Even the happiest of people show their darkest feelings. A death in the family, extraordinary life circumstances, or just a sudden change in brain chemistry can trigger a landslide of emotion. Our friend transforms before our eyes: who is this statue of a person who lays on the couch with a long face all day, and what did they do with our best friend?
Validate their feelings.
It doesn’t matter whether your friend’s dilemma is huge or tiny. Their emotional response is valid regardless. They could display symptoms of distress, depression, or fiery rage. Ensure that you avoid statements such as these below that can make a person feel unheard or invalidated:
If it makes you feel better, I’ve had worse.
It’s not that bad.
Don’t be sad.
Just be positive.
Other people have it worse than you.
As a note: Positivity and gratitude are essential to live joyous lives. However, as humans, we all through tough times. Your friend is human being and has the right to feel these negative emotions. When we guilt people into positivity or gratitude (e.g. you should be grateful, other people have it way worse), we often trigger an internal shame reaction (e.g. I’m bad for feeling bad). This can push them down further into their spiral of negativity, rather than bringing them comfort with love and care.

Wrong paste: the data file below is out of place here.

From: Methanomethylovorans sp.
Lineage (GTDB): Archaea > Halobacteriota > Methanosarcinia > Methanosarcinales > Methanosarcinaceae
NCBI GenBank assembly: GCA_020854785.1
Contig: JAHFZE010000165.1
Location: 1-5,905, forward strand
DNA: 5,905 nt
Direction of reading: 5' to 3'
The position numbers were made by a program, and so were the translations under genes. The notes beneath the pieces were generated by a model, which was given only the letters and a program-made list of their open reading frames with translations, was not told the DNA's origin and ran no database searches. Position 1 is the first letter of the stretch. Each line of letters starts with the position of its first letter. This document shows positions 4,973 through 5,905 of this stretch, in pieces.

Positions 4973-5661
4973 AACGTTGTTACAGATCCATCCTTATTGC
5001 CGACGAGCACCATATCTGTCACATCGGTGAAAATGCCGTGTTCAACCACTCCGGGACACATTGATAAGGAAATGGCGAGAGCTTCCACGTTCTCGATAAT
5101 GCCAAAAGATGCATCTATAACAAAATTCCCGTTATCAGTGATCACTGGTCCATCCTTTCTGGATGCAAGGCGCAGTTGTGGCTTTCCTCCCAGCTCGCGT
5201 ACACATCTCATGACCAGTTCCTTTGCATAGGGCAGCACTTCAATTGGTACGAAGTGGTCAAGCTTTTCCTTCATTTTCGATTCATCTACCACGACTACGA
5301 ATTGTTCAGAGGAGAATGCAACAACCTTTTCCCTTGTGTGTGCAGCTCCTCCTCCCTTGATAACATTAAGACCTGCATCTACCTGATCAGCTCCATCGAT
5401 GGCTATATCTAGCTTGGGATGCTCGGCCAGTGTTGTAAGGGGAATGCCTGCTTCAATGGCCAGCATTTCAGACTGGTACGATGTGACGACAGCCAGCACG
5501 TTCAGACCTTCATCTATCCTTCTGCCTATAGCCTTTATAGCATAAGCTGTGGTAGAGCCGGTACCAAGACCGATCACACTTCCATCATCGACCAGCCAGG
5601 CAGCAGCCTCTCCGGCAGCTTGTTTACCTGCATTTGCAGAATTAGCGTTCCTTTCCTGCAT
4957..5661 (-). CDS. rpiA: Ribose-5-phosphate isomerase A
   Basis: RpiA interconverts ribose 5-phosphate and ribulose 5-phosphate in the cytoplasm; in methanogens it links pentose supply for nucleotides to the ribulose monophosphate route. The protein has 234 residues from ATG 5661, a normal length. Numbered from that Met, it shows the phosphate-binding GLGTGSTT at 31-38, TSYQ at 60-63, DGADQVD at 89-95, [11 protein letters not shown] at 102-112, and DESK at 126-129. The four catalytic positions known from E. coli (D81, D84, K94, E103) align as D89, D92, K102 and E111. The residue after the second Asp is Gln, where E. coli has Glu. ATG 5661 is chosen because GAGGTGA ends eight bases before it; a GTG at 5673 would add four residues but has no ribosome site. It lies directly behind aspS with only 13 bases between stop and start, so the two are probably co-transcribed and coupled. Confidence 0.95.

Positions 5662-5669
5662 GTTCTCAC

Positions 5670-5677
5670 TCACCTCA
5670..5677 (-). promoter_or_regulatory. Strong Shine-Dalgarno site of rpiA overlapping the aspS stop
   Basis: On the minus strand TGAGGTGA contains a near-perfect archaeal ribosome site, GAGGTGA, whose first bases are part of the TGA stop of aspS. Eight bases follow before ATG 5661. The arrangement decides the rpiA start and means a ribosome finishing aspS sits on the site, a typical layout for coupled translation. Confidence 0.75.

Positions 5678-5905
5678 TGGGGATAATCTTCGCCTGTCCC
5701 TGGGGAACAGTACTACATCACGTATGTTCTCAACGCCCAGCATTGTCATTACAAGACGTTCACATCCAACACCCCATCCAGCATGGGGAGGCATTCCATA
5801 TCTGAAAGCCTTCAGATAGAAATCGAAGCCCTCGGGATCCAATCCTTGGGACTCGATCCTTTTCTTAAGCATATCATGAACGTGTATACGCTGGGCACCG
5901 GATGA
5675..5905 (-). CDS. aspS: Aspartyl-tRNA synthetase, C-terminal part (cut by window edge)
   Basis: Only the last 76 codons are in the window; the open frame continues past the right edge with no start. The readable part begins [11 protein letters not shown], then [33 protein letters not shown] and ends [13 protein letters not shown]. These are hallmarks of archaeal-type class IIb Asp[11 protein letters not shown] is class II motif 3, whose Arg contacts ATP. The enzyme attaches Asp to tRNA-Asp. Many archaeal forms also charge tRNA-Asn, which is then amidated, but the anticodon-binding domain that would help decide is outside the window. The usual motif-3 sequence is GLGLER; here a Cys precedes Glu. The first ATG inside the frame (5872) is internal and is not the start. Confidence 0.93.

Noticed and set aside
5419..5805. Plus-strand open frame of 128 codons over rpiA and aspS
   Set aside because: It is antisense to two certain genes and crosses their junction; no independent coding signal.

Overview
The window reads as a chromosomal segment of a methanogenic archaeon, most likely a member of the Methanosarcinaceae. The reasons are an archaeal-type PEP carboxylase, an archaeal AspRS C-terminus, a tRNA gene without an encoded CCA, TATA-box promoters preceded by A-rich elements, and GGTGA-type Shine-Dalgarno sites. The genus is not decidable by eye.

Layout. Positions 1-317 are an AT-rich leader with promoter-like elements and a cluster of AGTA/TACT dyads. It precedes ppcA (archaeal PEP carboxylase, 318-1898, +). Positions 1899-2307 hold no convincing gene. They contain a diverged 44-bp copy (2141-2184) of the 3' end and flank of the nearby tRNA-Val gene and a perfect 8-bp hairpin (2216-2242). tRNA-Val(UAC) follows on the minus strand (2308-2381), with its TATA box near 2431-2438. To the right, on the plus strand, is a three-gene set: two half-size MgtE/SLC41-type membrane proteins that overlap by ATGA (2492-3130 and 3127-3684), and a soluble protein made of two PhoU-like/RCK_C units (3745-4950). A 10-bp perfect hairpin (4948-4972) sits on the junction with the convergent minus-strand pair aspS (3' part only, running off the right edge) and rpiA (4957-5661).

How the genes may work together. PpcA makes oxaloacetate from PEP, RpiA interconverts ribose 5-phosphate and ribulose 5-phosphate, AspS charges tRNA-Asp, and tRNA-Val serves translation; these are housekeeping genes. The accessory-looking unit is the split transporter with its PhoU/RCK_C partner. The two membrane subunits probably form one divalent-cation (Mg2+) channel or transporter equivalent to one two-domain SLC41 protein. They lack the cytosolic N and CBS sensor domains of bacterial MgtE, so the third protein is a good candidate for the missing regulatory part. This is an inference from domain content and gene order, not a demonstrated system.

You won’t get stuck or buried in emotion if you allow the emotion to rise. On the contrary, we allow emotions to leave our bodies when we let them come up to the surface. Burying our pain only invites it to show up again and again, without our consent.
This quote from Pema Chodron explains this concept:
“Resistance to unwanted circumstances has the power to keep those circumstances alive and well for a very long time.”
“It sounds like you’re feeling helpless.”
“I hear that you feel angry about what happened. I’m right there with you.”
This allows the person to feel heard. Remember to accept your friend’s right to feel any way they are. Give them permission to cry without feeling like they have stop; just let them get it out and release the associated emotions and occurrences.